Ok so yes this blog is dedicated predominantly to my research, but I’m going to allow for a narcissistic post CAUSE IT’S MY BIRTHDAY Y’ALL.
Yep, ya girl just turned 21 in the grand land of Morocco. But before we get there, let me give you a brief synopsis of my arrival because it was glorious and a little terrifying.
With an uneventful trip into Madrid – you know, watched twelve episode of the Simpsons, read a brilliant book called “Jacksonland” by NPR’s Steve Inskeep, discovered J. Cole’s new album(LOVE, by the way) – I expected nothing less on the next flight. However, I woke up on the Casablanca tarmac to discover that a fellow passenger had suffered an in-flight medical emergency and the plane was swarmed with Moroccan equivalents of EMTs . . . proving that apparently I am capable of sleeping through almost anything
(and, for the record, the other passenger was fine).
Aside from that, I proceeded through the airport unimpeded. I talked to a nice Canadian lady as we navigated customs, panicked a little in baggage claim (doesn’t everyone?), and briefly wallowed in my own loneliness as I passed all the exciting reunions at the exit.
The real fun started on the train, when my backpack – complete with wallet, passport, computer, camera, Beat, Ray Bans – decided to take a solo trip to the Casa Port train station. We won’t get into the details capable of disturbing my mother’s delicate constitution, but I effectively used my fluency in “Frarabenglish” (French/Arabic/English) to communicate the predicament to Casa Voy security. They called Casa Port, who had indeed found my bag intact – and the accidental thief very apologetic. I traveled to Casa Port, collected my things and attempted to convey my relief to the security chief with the French phrase “I cry with joy.” Instead, I told him that “I rain with joy.” He then escorted me out with a bemused-why-is-this-girl-traveling-alone expression on his face.
I grabbed a late train to Fez, upon which I crowded into a cabin with six other Moroccan men (one of whom proposed, exciting!) Later during the ride, I met a really cute guy, but he was three so his Arabic was a little advanced for me. We did spend the rest of the trip making faces at each other and sharing candy, so it was basically true love.
All this running around had me arriving in Fez around midnight, arguing fruitlessly with a cab driver over his fare, and crashing into bed close to 1:00 AM.
When I woke up, it was my birthday and I had no idea where I was. Internal dialogue went something like this: “Oh right, Fez. Food. I need food. Shower first probably. Is there WIFI here? How can I ask that in Arabic?” etc.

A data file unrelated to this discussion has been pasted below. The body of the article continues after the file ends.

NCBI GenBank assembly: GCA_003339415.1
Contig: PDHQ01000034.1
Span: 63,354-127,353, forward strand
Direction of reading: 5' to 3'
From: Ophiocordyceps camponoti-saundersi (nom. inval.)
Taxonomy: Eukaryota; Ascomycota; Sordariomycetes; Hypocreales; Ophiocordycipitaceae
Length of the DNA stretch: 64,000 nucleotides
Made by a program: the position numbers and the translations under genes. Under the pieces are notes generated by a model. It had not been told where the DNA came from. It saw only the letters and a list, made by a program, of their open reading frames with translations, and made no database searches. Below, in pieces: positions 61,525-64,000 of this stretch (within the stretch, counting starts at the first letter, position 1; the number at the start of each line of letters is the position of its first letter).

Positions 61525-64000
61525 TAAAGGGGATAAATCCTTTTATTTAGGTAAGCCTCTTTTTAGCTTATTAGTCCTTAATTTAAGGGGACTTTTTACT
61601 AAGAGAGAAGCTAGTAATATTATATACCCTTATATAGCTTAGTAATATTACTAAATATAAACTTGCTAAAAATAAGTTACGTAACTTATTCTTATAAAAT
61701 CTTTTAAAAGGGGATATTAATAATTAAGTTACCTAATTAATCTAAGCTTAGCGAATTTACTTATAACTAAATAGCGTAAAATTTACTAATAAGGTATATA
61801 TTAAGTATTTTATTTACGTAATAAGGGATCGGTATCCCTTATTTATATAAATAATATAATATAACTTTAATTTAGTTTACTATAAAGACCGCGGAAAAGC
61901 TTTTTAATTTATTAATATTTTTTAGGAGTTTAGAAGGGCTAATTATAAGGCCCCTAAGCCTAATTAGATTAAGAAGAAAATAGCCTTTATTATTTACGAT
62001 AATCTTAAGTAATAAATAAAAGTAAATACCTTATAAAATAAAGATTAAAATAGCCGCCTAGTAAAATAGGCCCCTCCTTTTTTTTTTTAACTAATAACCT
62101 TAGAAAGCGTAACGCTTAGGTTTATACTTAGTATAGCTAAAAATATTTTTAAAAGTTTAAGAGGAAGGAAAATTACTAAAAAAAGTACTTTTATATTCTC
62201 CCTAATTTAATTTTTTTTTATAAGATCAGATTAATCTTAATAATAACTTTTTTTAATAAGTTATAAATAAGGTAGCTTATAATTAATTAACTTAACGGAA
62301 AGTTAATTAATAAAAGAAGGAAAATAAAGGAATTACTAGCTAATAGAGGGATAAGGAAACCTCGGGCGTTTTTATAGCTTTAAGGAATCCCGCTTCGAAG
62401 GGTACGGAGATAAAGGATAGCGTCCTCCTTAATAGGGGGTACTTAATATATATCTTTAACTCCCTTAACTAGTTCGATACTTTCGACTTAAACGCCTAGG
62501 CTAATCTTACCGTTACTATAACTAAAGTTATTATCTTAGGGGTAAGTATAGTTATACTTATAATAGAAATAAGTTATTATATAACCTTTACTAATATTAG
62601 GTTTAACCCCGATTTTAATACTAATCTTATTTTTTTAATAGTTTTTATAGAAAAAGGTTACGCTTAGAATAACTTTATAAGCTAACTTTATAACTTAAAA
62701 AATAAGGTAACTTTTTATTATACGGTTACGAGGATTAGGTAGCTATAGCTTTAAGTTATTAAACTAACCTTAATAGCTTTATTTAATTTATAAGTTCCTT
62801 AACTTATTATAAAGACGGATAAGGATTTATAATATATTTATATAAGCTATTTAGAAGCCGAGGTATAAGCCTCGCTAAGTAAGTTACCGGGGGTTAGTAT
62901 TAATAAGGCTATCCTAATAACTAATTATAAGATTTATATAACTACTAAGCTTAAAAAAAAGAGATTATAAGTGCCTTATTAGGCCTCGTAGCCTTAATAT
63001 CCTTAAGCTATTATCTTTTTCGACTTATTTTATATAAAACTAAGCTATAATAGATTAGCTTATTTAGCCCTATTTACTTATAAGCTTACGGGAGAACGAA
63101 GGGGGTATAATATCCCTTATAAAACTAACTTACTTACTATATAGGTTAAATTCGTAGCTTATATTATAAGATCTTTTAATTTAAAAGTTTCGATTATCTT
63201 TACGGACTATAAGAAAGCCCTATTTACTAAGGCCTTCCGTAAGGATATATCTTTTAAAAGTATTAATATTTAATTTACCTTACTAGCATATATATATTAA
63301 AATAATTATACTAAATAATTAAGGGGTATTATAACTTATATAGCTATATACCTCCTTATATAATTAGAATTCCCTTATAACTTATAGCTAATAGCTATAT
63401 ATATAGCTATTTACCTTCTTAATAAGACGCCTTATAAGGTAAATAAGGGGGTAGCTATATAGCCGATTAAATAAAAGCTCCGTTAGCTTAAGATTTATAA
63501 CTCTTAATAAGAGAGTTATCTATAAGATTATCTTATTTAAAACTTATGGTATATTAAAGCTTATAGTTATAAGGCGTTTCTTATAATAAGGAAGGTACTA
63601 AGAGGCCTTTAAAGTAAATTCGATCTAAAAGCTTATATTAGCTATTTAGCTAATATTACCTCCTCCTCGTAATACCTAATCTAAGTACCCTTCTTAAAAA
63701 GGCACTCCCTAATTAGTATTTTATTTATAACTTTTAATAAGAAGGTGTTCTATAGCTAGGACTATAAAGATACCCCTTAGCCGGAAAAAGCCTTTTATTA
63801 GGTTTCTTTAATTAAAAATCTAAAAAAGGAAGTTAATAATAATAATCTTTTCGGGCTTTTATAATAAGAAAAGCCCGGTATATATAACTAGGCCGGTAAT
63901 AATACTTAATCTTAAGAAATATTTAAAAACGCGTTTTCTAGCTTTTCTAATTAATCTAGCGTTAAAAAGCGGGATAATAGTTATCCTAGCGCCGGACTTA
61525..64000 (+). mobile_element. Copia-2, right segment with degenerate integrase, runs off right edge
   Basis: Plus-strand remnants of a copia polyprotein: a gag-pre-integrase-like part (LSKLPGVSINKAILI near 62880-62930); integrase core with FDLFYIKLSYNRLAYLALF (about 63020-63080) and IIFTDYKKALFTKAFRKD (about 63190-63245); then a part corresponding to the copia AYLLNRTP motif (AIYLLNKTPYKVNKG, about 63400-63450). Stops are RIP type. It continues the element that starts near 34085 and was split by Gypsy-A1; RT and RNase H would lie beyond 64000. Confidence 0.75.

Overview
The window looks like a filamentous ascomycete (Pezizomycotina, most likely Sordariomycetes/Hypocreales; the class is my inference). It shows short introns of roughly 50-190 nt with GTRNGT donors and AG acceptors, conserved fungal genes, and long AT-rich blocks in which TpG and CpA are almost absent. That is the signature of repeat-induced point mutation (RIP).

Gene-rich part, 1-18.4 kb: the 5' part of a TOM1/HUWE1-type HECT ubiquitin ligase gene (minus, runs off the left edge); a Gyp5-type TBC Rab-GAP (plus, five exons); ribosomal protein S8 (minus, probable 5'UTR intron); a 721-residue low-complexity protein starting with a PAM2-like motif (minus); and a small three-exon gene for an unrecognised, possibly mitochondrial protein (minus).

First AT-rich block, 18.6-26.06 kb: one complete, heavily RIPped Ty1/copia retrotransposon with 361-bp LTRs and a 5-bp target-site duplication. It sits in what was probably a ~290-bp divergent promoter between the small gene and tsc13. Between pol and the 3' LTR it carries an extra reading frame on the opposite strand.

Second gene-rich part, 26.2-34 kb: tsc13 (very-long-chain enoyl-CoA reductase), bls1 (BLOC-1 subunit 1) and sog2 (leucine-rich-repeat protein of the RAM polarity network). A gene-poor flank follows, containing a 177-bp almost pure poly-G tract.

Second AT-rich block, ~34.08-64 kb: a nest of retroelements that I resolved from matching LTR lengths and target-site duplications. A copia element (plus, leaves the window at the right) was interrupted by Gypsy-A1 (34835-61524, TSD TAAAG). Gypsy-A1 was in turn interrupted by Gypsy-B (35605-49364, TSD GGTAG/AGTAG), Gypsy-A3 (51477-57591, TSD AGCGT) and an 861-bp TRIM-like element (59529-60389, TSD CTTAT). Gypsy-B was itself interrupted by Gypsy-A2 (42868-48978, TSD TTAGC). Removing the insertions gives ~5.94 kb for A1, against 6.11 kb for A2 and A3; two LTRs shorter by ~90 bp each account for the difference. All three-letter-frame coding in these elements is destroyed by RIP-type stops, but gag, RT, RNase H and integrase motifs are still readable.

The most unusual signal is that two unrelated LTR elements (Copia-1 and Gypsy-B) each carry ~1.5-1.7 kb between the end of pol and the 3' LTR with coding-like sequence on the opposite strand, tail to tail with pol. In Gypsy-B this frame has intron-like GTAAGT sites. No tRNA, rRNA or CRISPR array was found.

Once I got my bearings, I took off into the old medina in search of Cafe Clock, a western restaurant with killer mint lemonade. I retreated into the comfort of the internet, assuring family that I wasn’t dead and working on my ethical research training. When I realized that the girl next to me spoke English, we struck up a conversation. Turns out she’s a recent graduate of George Washington University, also travelling Morocco solo, and kind of a badass to boot. Kelsey majored in French (minors in anthropology and sustainability) and is spending a few months travelling before she starts her job in Ohio as a manager on an organic farm. We went by her host family’s home in the Ziate neighborhood, where I discovered that I knew them; they had hosted friends of mine last summer. The daughter, Majda, is very sweet, an excellent cook, and somehow remembered me as well. With all that in mind, she seems like a useful thread to pull in my research and I may ask her for an interview.
After exploring the rest of the medina under an overcast sky, I took Kelsey to visit my host family from last summer: Fatima Zahra, her husband Abdel Rahim, and all five of her wonderful boys (Mohammed, Mourad, Mehdi, Nordine, and Wadiya). It was a truly joyous reunion, though it required an Arabic activation of which I was not quite capable (fortunately, Frarabenglish came to the rescue). We talked long and late, and Mama Bear insisted on feeding us an array of desserts (halowiat in Arabic), breads, and Moroccan coffee (80% sweetened milk, 20% actual coffee). This summer is going to require a lot of crunches and push-ups.
Then, as I was about to walk Kelsey home and return to my hotel, Mama Bear broke out the big guns: a birthday cake complete with 21 candles and sparklers. Everyone burst into a round of “Happy Birthday” first in French, then in Arabic (see the YouTube video here!) It was awesome, even with the climactic scene of the American classic film “Anacondas: The Hunt for the Blood Orchid” playing in the background (think “Sharknado” and then go down a level in quality).
Birthday shenanigans with Nordine, Wadiya (host brothers), and Iman (host niece).
So despite being thousands of miles from my closest family and friends, I ended up having one of the best birthdays ever, surrounded by some amazing people.
Moral of the story: I’m a grown woman now, just go ask Beyonce.